A recent online article has uncovered the top ten least visited places in the world. A land covered mainly by desert, Turkmenistan was until 2006 ruled by the dictator Niyazov, famous for renaming the months after his own family, banishing dogs from the capital and outlawing opera. His successor is altogether less eccentric, and gradually more are coming to discover some very hospitable locals, the world’s finest carpets and the spectacular fires of the Darvaza gas crater, known as ‘The Door to Hell’.


Afghanistan’s plight needs no introduction: the country has been ravaged by conflict since 1979, and with NATO troops due to exit in 2014, there is a real possibility of a re-emergence of the Taliban. Terrorism and kidnapping are rife, and many areas highly unsafe. A great shame, as Afghanistan has some world treasures like the Jam Minaret, Khyber Pass and Panjshir Valley.


An island nation between Mozambique and Madagascar, the three islands of Comoros have a rich heritage: Swahili settlers, Arab merchants and Portuguese traders have all left their influence. More recent history has been blighted by coups, but Comoros’s appeal is undiminished: highlights include vanilla and clove plantations, the world’s largest active volcano, idyllic beaches and hiking in rainforests.

Sao Tome & Principe

Why these two islands in the Gulf of Guinea get so few visitors is something of a mystery. Those who do make it will find secluded beaches, orchids galore in the rainforests of the Obô National Park, faded colonial plantations, laid-back fishing villages and some of the world’s best chocolate. Presumably those who have been prefer to keep it a secret?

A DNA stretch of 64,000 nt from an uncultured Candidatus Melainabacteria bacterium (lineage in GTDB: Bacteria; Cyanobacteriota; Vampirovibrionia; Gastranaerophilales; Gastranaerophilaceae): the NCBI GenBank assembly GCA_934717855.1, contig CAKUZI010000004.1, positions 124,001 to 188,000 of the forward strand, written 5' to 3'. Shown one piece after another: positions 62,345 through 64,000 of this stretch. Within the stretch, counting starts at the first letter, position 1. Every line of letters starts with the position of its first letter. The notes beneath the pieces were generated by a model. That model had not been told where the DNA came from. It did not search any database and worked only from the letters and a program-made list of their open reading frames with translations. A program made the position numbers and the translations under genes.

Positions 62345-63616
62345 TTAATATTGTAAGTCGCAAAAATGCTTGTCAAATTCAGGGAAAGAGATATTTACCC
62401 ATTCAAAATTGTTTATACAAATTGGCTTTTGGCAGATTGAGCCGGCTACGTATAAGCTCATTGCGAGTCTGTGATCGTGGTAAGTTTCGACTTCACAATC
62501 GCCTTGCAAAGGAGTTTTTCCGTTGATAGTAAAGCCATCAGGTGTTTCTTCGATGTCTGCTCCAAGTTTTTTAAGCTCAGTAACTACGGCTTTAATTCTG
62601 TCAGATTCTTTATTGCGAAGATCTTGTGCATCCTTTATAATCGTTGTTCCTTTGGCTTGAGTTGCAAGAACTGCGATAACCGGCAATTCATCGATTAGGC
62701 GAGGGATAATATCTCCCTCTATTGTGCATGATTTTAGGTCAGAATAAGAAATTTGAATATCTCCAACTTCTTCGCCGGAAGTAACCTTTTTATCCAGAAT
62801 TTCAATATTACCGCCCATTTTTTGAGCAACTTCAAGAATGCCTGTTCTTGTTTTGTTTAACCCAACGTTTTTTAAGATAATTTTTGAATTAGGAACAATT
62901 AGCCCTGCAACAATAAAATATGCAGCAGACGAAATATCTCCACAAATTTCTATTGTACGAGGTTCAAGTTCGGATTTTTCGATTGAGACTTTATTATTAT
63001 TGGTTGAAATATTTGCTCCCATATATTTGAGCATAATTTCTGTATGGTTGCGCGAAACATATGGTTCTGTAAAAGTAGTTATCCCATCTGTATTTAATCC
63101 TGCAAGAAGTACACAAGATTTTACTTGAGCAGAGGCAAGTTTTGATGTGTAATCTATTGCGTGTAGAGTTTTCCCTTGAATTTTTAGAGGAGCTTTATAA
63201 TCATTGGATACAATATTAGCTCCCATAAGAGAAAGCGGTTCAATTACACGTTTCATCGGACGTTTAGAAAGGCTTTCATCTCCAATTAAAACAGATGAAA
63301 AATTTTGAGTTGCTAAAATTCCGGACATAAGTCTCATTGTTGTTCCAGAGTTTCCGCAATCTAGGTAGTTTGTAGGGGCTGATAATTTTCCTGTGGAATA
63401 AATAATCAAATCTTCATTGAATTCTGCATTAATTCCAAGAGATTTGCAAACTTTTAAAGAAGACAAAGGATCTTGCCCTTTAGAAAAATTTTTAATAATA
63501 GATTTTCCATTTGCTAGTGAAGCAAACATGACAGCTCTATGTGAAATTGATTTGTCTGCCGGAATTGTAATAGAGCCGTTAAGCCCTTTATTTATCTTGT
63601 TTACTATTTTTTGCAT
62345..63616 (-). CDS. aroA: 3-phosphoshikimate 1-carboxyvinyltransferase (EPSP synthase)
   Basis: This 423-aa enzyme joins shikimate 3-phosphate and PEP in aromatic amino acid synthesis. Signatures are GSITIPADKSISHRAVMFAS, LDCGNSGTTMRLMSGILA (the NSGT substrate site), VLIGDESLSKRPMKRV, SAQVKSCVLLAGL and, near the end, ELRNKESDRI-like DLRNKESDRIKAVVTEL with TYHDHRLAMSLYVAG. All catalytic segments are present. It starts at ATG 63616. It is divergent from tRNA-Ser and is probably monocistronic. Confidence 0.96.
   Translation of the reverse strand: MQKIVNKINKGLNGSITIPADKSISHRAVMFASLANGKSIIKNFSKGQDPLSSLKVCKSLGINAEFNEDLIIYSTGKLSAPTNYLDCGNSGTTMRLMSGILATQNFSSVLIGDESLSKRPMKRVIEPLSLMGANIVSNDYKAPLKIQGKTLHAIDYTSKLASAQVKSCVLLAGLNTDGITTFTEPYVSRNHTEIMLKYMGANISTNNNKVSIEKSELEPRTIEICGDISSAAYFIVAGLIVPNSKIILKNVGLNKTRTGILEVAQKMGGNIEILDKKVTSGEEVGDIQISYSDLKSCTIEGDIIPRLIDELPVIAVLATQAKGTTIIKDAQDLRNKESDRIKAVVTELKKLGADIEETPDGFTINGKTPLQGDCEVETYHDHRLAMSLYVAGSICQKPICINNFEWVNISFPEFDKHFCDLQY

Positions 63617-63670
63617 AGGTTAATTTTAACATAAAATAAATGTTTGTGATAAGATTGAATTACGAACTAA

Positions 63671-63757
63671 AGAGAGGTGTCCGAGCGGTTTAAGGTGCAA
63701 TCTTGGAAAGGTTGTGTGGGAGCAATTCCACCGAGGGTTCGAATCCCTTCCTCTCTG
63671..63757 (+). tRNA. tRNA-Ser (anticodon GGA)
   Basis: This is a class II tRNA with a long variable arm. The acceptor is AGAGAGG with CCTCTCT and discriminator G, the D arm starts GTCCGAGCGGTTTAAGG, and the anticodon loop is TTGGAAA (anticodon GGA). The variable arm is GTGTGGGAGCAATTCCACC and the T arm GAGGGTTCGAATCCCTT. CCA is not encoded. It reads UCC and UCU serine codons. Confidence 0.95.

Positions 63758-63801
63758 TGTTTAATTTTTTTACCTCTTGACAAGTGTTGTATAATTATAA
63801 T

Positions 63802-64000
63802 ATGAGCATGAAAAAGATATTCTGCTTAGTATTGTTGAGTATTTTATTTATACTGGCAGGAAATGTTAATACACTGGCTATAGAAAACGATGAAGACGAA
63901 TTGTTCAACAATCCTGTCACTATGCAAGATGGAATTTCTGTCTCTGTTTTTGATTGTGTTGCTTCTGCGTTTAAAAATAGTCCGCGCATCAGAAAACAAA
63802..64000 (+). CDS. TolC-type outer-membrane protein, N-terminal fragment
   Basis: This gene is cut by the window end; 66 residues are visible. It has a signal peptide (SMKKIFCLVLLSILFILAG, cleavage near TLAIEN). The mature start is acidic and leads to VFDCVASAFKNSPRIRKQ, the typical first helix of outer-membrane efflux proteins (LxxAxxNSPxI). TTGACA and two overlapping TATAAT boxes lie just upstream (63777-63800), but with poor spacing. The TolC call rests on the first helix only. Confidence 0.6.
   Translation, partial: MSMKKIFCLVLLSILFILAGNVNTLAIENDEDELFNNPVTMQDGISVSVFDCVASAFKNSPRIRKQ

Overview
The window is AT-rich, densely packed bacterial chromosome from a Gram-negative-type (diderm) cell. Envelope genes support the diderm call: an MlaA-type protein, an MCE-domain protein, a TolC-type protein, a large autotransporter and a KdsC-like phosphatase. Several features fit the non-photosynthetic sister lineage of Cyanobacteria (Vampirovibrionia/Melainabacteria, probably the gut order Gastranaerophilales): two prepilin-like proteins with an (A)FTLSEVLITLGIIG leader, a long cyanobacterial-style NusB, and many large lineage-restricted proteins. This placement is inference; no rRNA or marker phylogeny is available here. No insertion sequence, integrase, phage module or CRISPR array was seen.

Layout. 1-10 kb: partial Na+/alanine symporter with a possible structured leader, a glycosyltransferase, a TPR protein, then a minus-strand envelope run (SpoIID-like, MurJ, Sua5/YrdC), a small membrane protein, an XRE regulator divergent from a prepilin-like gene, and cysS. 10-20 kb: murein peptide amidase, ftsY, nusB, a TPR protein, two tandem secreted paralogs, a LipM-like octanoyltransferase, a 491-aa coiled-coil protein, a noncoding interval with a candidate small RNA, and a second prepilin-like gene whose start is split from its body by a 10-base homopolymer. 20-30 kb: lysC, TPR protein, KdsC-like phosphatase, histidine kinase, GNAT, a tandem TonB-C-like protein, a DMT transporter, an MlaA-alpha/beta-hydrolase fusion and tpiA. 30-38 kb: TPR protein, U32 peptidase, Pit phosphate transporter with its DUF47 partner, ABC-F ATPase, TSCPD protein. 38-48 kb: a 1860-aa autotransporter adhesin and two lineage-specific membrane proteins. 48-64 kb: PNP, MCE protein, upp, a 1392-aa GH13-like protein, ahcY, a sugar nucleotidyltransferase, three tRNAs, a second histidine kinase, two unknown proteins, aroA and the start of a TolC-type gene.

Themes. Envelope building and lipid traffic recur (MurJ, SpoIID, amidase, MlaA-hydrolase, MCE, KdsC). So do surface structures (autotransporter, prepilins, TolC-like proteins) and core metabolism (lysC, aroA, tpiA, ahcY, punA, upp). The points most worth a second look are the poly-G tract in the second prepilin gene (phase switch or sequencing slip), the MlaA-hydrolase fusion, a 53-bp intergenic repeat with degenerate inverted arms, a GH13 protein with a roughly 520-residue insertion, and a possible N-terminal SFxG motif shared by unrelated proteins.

Marshall Islands

A country of a thousand islets in the North Pacific, the Marshall Islands was occupied by the US after World War II and used for nuclear weapons testing (as a consequence the island of Bikini remains uninhabitable). Away from the contaminated areas, it’s one of the world’s top destinations for beaches, reef diving and sports fishing. Expect an expensive flight.


Home to the South Pacific’s largest marine reserve, the 33 atolls of Kiribati stretch 4000km across the ocean. Communities are on the whole very traditional, the economy highly dependent on coconuts and fish, and the pace of life horizontal. Snorkelling, diving and fishing are first-rate; travel connections less so.


A cluster of nine islands north of Fiji, Tuvalu is the country perhaps most threatened by global warming (its highest point is a little over 4 metres above sea level). Getting there is half the fun – there is one flight service, often delayed by days – but your patience will be rewarded with postcard-worthy beaches and perfect coral atolls.


Political instability, decades of infighting between rival militias, the threat of kidnapping and widespread famine make Somalia a no-go area for tourists at present. There is some hope though: In August 2012 Somalia’s first formal parliament in two decades was sworn in, and open warfare in Mogadishu has for now ceased.

Equatorial Guinea

If you can somehow get a visa, aren’t too riled by constant hassle from the police and military, and are willing to overlook its appalling human rights record, Equatorial Guinea offers a spectacular wildlife reserve in Monte Alen National Park, and a chance to see turtles hatching on Boiko island. Most famous resident? Eric the Eel.


The world’s smallest republic at 8 square miles, this minuscule Pacific island is the only country without a capital city. Given that much of the island is devoted to phosphate mining, only one airline flies there and you’ll need a visa, it’s easy to see why it takes the crown. Nice beaches though.

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